Woman who claims she is fleeing fetish ritual role may bring new case
Botswanan woman says village elders insisted she become priestess
A woman who claims she had to flee Botswana because she refused to train for a tribal role known as a “fetish priestess” in her village has been permitted to bring a new legal challenge to a decision refusing her protection here.
The 34-year-old woman is a pygmy and Pentecostal Christian and claims it would be contrary to her beliefs to become a fetish priestess, a figure who seeks the favour of the god of a fetish shrine by offering money, liquor, animals and, in some places, human sex slaves.
She claims the elders of her village had insisted she become a fetish priestess at 30 when she was taken to local caves.
She escaped when the elders went to gather roots for the induction ceremony, she said.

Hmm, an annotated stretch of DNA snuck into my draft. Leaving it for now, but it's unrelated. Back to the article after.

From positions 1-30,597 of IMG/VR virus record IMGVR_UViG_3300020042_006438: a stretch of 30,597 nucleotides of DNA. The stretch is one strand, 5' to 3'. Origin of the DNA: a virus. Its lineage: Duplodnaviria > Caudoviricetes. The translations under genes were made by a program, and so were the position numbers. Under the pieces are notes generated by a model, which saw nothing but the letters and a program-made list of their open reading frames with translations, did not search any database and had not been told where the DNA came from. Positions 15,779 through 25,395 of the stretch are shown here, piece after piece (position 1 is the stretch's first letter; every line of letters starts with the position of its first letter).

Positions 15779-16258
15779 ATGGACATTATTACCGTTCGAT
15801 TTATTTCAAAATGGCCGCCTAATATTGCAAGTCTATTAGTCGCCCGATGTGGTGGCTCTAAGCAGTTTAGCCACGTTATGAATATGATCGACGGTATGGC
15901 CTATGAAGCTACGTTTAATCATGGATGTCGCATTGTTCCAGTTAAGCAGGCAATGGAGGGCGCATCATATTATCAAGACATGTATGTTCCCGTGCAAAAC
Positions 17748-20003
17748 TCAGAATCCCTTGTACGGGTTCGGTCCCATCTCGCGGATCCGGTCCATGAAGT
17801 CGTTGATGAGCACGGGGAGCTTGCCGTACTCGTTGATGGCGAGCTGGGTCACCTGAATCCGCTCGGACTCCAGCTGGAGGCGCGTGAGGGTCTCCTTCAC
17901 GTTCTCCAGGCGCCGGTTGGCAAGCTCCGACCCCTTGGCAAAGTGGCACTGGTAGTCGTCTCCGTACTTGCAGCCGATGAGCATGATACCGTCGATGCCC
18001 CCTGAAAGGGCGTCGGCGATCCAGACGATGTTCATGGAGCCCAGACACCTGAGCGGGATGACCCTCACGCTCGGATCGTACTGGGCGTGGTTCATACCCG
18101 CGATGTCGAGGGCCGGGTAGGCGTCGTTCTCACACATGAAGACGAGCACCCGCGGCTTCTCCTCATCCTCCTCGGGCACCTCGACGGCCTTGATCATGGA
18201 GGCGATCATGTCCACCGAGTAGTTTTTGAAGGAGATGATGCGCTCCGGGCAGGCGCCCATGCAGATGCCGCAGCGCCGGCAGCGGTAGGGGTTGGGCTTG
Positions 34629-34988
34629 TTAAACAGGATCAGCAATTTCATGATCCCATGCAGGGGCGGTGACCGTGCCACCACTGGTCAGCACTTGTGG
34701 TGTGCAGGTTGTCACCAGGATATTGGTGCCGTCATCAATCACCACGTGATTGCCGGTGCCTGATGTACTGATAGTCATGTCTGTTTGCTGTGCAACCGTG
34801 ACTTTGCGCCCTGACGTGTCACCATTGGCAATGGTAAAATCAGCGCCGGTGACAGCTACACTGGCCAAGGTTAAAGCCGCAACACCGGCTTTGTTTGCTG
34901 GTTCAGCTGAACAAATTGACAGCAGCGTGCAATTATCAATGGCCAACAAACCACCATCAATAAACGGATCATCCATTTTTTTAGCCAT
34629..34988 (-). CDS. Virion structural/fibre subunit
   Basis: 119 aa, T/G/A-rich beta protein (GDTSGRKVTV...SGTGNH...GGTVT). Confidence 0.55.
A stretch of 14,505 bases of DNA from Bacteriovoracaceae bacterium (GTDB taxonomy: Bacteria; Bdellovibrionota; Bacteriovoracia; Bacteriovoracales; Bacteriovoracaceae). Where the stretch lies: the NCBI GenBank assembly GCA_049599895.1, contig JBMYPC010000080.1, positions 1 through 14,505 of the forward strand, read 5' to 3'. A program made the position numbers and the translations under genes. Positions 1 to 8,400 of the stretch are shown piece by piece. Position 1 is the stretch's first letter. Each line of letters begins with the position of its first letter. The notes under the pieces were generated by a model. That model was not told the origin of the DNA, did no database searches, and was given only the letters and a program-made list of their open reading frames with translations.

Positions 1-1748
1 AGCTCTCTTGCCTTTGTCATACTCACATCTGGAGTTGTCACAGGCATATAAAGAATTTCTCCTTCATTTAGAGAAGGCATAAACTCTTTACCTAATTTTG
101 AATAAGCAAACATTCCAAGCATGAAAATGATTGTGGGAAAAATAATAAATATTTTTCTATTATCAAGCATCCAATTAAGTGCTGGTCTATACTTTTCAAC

She travelled to Gaborone, the capital of Botswana, to stay with an aunt but there was a confrontation there with village elders and family who insisted she return. She claims she then went to the UK where she was refused entry and sent back to Botswana. She eventually arrived here in January 2009.
Her application for asylum was rejected by the Office of the Refugee Applications Commissioner, which found her claims lacked credibility. Her appeal was rejected by the Refugee Appeals Tribunal.
After refusing her claim for subsidiary protection, the Minister for Justice made a deportation order in January 2011 which she challenged in the High Court. It refused judicial review and also refused a certificate for leave to appeal that decision to the Supreme Court.
Following a European Court of Justice decision in 2011 in a separate case, the woman brought further proceedings, arguing that an EU court decision allowed her bring a new challenge to the Minister’s refusal of subsidiary protection.
It was claimed the European decision meant her lawyers should be allowed argue there must be an independent assessment of the woman’s credibility before refusing subsidiary protection. Mr Justice Gerard Hogan, granting leave to bring a new case based on the subsidiary protection issue, ruled she was entitled to rely on the decision in the separate European Court case.